Poland Electricity Market: Will Coal Last Forever?



Author: EPM EMEA Advisors, ABB

Introduction:

The drivers of the Polish electricity market are the EU climate and energy goals: reducing greenhouse emissions at EU level (20% reduction by 2020 and 40% by 2030); increasing the share of renewables in final energy at EU level (20% by 2020) and increasing energy efficiency at EU level (20% in 2020 and 27 to 30% by 2030).

The detailed goals of Poland’s energy policy focus on increasing the share of renewable sources of energy in the final consumption of energy to 15.5% in 2020 (19.3% for electricity). Concessions are granted to Poland to allow it to modernize coal-fired power plants.

Current and Future Generation Mix:

Poland is one of the bright spot in Europe in terms of electricity consumption growth. European commission expects for Poland an average GDP growth between 2014-2016 of 3.3% compared to 1.8% for Germany and 1.07% for France. ABB’s consumption forecast of Poland expects an annual growth of 1.5% between 2015 and 2030 and 0.75% thereafter until 2040. This is compared to ABB’s assumption of only 0.25% average yearly consumption growth in France between 2015-2040 and in Germany average yearly demand destruction of -0.03% in the same timeframe due to energy efficiency measures and lack of manufacturing demand growth.

Electricity prices in Poland are largely set by hard coal and lignite generation fleet (80% of the total generation in 2016). The neighbor Germany also has a large influence on Polish prices, especially during the hours of high renewable in feed. Coal‘s generation share is expected to decrease from 80% in 2016 to 40% in 2040 and stabilize after that.

Polish Generation
Source: ABB

Poland is subjected to relaxed environment legislations whereby, instead by of the end of 2015, Polish power plants have time until July 2020 to implement stricter emission regulations defined by LCPD and IED directives. This has led to recent closures and higher maintenance due to upgrades. The Polish energy market is bracing itself for a 10 GW of capacity loss between 2015 and 2020, around 25% of its total installed capacity. Around 6 GW of new capacity is under construction and another 1.5 GW of planned capacity to become operational, Polish market keeps well balanced until late 2020s.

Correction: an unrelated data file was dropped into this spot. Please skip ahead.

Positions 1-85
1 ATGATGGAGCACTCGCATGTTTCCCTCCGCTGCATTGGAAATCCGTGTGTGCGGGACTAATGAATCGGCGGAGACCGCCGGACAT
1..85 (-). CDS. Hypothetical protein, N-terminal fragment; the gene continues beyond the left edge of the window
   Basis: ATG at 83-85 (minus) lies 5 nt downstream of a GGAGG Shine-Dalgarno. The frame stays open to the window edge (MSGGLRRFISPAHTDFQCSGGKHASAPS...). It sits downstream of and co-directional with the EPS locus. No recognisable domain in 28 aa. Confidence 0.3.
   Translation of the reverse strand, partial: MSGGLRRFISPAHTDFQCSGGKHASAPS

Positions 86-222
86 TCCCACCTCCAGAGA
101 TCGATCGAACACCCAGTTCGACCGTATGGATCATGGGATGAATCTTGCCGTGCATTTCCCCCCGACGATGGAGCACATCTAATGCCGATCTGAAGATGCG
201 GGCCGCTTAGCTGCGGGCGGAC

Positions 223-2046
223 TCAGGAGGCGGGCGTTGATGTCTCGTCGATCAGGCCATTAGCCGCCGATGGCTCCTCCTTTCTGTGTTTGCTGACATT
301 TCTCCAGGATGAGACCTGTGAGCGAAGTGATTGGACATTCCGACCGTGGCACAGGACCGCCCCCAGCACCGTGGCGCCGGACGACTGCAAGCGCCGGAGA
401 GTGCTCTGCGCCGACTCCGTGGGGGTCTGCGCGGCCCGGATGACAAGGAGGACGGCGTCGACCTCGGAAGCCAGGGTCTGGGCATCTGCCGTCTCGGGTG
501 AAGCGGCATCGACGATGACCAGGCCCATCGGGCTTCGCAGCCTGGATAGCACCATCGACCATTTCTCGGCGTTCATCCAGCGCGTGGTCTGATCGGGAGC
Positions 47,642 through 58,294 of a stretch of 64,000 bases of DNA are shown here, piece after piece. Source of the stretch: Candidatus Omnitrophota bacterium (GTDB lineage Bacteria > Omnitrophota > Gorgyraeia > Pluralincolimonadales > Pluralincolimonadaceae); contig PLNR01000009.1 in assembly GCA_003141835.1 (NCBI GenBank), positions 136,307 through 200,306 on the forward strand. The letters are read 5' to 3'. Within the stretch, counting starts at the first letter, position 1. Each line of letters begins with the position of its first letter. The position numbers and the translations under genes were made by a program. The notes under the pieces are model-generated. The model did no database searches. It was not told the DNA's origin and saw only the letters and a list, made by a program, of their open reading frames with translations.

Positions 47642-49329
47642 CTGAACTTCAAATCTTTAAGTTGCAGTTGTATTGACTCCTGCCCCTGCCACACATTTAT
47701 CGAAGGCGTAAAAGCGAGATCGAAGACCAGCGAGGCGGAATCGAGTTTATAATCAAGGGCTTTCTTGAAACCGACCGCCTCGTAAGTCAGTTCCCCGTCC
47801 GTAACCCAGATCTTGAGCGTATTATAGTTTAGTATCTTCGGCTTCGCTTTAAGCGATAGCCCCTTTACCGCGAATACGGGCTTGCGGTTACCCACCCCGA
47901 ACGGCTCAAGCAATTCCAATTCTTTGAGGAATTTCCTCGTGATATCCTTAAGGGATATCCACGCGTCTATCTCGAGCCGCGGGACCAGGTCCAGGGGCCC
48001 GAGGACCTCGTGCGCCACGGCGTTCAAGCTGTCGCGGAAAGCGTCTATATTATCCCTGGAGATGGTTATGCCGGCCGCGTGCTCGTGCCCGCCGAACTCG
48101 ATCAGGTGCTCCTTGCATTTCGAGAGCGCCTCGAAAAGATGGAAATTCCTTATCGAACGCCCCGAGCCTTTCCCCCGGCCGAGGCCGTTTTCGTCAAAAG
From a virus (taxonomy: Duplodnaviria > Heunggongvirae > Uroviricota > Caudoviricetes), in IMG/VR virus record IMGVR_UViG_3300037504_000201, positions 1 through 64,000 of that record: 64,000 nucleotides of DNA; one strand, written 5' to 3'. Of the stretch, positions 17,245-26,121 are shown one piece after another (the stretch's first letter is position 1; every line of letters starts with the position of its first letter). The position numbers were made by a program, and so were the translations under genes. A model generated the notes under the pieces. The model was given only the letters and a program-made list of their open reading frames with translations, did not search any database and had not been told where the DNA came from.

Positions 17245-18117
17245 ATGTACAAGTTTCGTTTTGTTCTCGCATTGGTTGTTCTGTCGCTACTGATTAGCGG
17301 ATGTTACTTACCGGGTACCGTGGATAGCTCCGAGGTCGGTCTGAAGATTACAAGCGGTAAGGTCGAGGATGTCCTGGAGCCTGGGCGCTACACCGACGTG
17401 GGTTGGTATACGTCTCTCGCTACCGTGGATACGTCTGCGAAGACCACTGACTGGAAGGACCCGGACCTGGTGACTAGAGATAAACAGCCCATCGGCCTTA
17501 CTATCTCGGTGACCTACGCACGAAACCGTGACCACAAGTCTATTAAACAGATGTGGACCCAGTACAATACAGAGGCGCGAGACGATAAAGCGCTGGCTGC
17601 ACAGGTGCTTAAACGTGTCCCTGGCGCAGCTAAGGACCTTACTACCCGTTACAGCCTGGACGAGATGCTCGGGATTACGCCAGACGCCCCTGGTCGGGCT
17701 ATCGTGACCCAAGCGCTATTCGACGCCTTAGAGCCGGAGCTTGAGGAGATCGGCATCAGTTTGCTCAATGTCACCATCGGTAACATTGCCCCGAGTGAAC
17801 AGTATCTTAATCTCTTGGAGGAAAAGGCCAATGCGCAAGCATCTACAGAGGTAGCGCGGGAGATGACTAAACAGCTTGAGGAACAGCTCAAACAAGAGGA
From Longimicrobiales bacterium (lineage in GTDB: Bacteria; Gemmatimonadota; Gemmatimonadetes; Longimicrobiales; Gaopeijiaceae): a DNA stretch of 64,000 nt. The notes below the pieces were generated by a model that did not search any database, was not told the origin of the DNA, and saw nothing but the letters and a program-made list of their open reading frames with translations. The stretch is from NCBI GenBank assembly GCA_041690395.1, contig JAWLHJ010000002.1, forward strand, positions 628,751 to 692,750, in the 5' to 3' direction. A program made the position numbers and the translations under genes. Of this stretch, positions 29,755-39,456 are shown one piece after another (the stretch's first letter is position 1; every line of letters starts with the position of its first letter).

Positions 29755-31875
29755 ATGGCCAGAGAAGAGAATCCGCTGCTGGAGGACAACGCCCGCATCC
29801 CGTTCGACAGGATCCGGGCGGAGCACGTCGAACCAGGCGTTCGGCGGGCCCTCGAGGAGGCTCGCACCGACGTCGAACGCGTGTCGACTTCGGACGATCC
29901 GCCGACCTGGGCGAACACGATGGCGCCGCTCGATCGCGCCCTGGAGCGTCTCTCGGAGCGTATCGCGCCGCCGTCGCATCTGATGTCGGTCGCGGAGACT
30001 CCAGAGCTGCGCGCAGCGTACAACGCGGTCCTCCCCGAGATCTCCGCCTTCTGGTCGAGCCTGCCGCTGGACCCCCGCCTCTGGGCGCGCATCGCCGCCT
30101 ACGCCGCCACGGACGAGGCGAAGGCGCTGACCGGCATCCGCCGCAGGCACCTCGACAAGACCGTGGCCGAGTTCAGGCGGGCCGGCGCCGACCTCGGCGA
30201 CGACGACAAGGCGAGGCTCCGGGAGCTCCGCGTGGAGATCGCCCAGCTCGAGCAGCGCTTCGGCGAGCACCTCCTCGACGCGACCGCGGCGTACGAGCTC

Can Poland Abolish Coal and Go Green Like Germany?

ABB’s assumes rising CO2 prices between 2016-2040. For a country like Poland which is heavily geared to power generation from coal, higher emission prices are a blessing in disguise leading to an economic environment of greener generation. Biomass burning (fuel mix along with coal) has already picked up in the recent years despite low CO2 prices with an aim to reduce the total emissions and their intensity.

Due to increasing efficiency of the power plants and further introduction of carbon free technologies, CO2 intensity in Poland decreases from 840 tonnes of CO2/GWh in 2016 to 424 tonnes of CO2/GWh in 2040.

Recent changes to the EU ETS introduced new mechanism – Modernization Fund, which aims to support investment into low-carbon and energy efficiency technologies in poorer EU member states throughout EU ETS Phase IV. Poland is expected to receive around 43% of this fund worth up to €3.4bn. Poland has already received a lot of free allowances for its ageing power sector to enable investment into modernizing existing coal, lignite and gas power plants. Although Modernization Fund prioritises investment into small-scale projects Poland is seeking greater control on how it spends the cash. If given enough autonomy Poland might stay on the route of supporting big-scale coal and lignite power industry.

ABB believes a lot will depend on the energy policy within Poland and EU for the future energy mix. Nuclear will provide a good replacement for coal plants however without state backing no power producer is likely to enter that risk. Renewables like Wind and Solar are likely to deliver only intermittent peaking power and not the base load. Gas to power is the best option but will the market support it? Especially learning from the German experience of closing state-of-the-art new gas power plants due to lack of profitability!

Since coal is the cheapest base load fuel available and is found in abundance in Poland, it will be a next to impossible scenario to come completely away from coal and will likely be a stable part of the generation mix also in the future.

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